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Fire Watch

3.87 of 5 stars 3.87  ·  rating details  ·  2,688 ratings  ·  156 reviews
Winner of six Nebula and five Hugo awards, Connie Willis is one of the most acclaimed and imaginative authors of our time. Her startling and powerful works have redefined the boundaries of contemporary science fiction. Here in one volume are twelve of her greatest stories, including double award-winner "Fire Watch," set in the universe of "Doomsday Book" and "To Say Nothin ...more
Paperback, 271 pages
Published April 1998 by Bantam Spectra (first published 1984)
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Best Books of 1985
25th out of 134 books — 90 voters
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Where would SF be without these Authors part 3
59th out of 104 books — 19 voters

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Community Reviews

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The last story, Blued Moon is the star - very much in the same vein as To Say Nothing of the Dog (my favourite Willis novel). It's a sparkling celebration of coincidences and technical jargon. The kind of story that makes me want to shout, "Yes, Connie! Yes! Write more stories like this!"

As with all short story collections it's a mixed bag. Despite kicking off Willis' superb time-travel series (which I love), I was surprised that the title story, Fire Watch didn't do all that much for me.
All My
I decided to finally read this, the first of Connie Willis's books about a group of hapless time-traveling historians. I picked today because my library copy of her new book, All Clear, is very large and heavy and impractical to haul around New York on my back along with two dozen bagels, which is impractical enough on its own. I had expected that she might have given some background in this first novella that I had been missing ever since, but I should have known better. She tells us what we ne ...more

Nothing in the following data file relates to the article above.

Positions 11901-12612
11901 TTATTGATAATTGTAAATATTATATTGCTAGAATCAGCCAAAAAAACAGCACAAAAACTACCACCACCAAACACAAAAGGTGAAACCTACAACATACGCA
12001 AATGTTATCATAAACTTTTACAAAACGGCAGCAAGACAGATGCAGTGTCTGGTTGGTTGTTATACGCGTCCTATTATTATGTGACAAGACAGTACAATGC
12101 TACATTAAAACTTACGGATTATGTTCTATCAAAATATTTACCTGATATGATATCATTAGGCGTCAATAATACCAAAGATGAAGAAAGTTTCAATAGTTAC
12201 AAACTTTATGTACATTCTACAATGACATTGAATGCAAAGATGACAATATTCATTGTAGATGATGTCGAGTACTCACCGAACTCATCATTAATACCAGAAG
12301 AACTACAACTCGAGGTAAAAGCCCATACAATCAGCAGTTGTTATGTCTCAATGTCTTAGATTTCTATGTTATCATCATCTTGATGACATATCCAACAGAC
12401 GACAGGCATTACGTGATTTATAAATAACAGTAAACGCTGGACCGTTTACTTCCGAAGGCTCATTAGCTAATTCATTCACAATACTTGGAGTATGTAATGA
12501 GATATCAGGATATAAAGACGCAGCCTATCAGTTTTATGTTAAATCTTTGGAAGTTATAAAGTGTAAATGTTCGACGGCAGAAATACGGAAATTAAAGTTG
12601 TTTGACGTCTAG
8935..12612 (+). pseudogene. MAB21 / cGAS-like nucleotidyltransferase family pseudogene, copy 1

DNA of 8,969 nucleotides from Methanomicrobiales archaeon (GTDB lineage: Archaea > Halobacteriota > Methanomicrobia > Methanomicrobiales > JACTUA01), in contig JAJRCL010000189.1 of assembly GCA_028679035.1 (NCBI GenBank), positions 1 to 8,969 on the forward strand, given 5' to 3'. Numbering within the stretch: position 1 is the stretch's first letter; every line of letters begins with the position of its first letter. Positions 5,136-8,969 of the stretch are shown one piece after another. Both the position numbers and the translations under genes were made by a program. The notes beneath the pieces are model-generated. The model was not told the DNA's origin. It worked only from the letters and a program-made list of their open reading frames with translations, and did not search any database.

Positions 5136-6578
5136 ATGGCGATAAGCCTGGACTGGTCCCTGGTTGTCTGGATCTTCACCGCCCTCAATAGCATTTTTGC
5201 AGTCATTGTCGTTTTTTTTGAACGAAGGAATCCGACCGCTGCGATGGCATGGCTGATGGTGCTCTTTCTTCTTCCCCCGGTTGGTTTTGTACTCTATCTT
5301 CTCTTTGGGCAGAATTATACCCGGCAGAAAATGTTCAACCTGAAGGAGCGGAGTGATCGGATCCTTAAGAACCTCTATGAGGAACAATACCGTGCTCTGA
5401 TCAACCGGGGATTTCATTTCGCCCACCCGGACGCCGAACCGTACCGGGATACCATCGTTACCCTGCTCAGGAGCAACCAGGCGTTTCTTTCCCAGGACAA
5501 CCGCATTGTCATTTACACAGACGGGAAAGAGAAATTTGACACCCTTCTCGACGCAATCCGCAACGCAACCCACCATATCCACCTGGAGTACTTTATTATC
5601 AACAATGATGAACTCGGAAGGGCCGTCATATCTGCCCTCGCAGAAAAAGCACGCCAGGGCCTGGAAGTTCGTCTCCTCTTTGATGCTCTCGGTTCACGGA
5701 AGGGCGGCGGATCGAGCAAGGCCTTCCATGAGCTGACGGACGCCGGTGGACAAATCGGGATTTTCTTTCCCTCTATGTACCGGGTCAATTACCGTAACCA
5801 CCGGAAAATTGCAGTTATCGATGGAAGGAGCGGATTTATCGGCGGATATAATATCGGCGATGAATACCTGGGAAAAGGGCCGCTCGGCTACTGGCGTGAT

Good work. Not quite a four, but it was her first Oxford Time travel story and one of her first. A straight, clear, hit-you-in-the-solar-plexus kind of tale.

References to Kivrin's Doomsday Book adventures are especially interesting as the novella Fire Watch was written almost a decade before Doomsday Book.
I just read the title story, not the whole collection. I've been meaning to read Connie Willis' stuff for a long time, since several friends in one of my groups are very enthusiastic about her work. Fire Watch was easy and fun to read -- available online, here, by the way. You get thrown in at the deep end a bit at the beginning: it helped me to know that it was a story about a history student going back in time as part of their studies. But it was very readable, and reasonably easy to catch on ...more
This is a 1998 reissue of a 1985 collection of short stories by Connie Willis who has won six Nebula and five Hugo awards for her sci-fi fiction. Her "Doomsday Book" of 1992 was one of the best science fiction novels I've ever read. There are a number of interesting stories among the 12 in the book, including the title story, a precursor to "Doomsday Book." "Blued Moon" is a humorous look at language and coincidence, and "A Letter from the Clearys" is a story that slowly transforms itself from ...more
Connie Willis is brilliant. I have to say, I didn't really like the short story "Fire Watch," whose title became the title for the collection. It was okay, but I felt like you really had to read Doomsday Book beforehand to appreciate the way Kivrin kept coming up, and I dunno--it was just dark and dirty in a basement bomb-shelter kind of way, like the bottom of St. Paul's during the bombings kind of way, and long and drawn-out. Maybe Willis was doing that on purpose. However, I liked almost all ...more